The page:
Twitch is inching ever closer to becoming a full-fledged social network. The streaming site just announced a new feature called Pulse that amounts to Twitch’s version of the Facebook’s News Feed or Twitter’s timeline.
Anyone with a Twitch account, both broadcasters and viewers, will be able to post updates that will show up on the Pulse feeds of their friends and followers.
While anyone can post to Pulse, the idea is to make it easier for streamers to reach their core audience. Instead of cycling through each streamers’ channel page, Twitch fans can just land on the site’s homepage and see the latest updates from their favorite broadcasters.
Twitch envisions that these posts will include schedule alerts, best moments from a previous gaming session, and so on. Pulse should also make it easier for viewers to see who’s live and who’s not at a glance. Posts can be text, links, or images, as well as video embeds from Twitch, Vimeo, and YouTube.
To start, all posts will show up on a user’s Pulse feed in chronological order. In the future, Twitch says it’s working to “determine the best way of surfacing posts” beyond just a chronological stream.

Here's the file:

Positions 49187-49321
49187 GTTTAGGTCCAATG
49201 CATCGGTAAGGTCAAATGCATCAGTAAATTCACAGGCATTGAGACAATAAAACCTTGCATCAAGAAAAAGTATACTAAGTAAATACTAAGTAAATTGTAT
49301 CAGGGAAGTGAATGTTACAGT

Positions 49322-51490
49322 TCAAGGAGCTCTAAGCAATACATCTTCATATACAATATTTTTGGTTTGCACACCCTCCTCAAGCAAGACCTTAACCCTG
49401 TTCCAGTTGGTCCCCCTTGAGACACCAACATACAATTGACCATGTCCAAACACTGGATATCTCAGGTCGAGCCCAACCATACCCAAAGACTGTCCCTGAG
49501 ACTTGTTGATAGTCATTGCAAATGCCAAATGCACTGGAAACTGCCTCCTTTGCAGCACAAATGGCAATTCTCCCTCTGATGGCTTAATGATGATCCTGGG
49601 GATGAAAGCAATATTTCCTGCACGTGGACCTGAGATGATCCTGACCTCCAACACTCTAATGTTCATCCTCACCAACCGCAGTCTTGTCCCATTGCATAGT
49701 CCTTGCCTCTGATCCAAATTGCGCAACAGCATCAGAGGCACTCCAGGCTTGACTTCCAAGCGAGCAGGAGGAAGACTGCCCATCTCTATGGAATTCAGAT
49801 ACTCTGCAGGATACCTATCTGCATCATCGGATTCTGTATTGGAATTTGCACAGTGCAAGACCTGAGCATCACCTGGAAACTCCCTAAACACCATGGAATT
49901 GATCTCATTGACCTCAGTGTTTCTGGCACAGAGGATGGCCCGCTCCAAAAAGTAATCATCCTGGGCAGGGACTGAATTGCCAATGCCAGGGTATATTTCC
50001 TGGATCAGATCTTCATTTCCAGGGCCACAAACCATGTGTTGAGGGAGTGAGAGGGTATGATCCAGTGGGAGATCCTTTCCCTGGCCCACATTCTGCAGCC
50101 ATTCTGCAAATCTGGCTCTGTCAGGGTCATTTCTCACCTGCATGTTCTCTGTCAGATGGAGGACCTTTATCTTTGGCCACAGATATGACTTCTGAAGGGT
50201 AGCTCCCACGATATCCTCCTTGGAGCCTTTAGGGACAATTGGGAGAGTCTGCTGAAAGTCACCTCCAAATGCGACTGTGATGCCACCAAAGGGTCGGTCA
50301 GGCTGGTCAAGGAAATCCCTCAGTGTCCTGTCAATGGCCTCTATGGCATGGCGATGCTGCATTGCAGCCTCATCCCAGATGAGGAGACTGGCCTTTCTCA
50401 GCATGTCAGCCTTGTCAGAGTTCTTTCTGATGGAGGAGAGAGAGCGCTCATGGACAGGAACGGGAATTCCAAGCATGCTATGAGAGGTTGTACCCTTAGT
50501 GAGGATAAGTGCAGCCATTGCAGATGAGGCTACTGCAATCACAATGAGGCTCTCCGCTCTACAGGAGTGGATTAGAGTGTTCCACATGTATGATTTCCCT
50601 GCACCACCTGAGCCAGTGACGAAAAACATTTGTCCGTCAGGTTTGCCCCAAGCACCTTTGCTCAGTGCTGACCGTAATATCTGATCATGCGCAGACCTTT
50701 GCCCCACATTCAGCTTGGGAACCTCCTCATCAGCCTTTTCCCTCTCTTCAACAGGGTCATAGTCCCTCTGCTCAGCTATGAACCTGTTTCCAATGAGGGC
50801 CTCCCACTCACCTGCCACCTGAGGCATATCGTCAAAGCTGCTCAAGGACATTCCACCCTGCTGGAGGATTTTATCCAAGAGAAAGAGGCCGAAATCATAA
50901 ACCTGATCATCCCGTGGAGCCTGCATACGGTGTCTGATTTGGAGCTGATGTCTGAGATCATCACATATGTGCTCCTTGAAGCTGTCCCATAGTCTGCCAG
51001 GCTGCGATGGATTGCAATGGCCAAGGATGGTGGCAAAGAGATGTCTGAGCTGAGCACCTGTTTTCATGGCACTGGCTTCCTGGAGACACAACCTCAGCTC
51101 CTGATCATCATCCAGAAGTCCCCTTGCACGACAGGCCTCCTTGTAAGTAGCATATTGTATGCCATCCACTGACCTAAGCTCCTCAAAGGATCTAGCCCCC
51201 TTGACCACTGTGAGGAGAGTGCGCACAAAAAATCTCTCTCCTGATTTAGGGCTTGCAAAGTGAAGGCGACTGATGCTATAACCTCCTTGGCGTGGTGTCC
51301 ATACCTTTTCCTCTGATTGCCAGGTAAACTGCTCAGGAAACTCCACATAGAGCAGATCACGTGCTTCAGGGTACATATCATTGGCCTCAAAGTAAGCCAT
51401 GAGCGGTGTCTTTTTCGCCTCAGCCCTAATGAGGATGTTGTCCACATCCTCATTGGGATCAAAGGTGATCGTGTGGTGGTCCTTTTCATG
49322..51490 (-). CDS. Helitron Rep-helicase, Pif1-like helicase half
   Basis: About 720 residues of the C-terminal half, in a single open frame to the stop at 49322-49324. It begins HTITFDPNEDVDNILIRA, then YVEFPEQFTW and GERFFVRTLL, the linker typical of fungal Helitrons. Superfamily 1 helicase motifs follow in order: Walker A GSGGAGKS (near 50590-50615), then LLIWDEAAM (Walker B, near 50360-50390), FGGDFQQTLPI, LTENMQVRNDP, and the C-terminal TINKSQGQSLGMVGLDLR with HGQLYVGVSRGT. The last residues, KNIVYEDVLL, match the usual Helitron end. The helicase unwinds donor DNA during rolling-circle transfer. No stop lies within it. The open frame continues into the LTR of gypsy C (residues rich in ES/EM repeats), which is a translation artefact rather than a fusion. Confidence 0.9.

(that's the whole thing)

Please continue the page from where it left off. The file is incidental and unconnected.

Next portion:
To create a post, Twitch users must use the new Channel Feed feature that should be available to all users by mid-March. Pulse, meanwhile, is rolling out right now. If you don’t see Pulse when you login to Twitch, the company says it should show up for everyone in the coming weeks. Pulse is also coming to Twitch’s mobile apps.
The story behind the story: While Twitch has likely been working on Pulse for some time, the roll out follows a mini-controversy from January. In late 2016, Twitch introduced a new channel called IRL (“In Real Life”) that built on a trend from Asia. On IRL, streamers can interact with their followers without playing a game. The new channel prompted popular Twitch streamer Professor Broman to complain that it’s already too hard to separate real life from broadcast life on Twitch, and IRL might make it worse.
Whether you buy that argument or not, it stirred up online discussion about the downsides of being a full-time Twitch streamer and the need to be “always streaming” so as not to lose their audience. That’s why Pulse is so important. It should make it easier for streamers to keep their audience engaged with channel news even if the broadcaster takes a little time off camera.
Ian is an independent writer based in Israel who has never met a tech subject he didn't like. He primarily covers Windows, PC and gaming hardware, video and music streaming services, social networks, and browsers. When he's not covering the news he's working on how-to tips for PC users, or tuning his eGPU setup.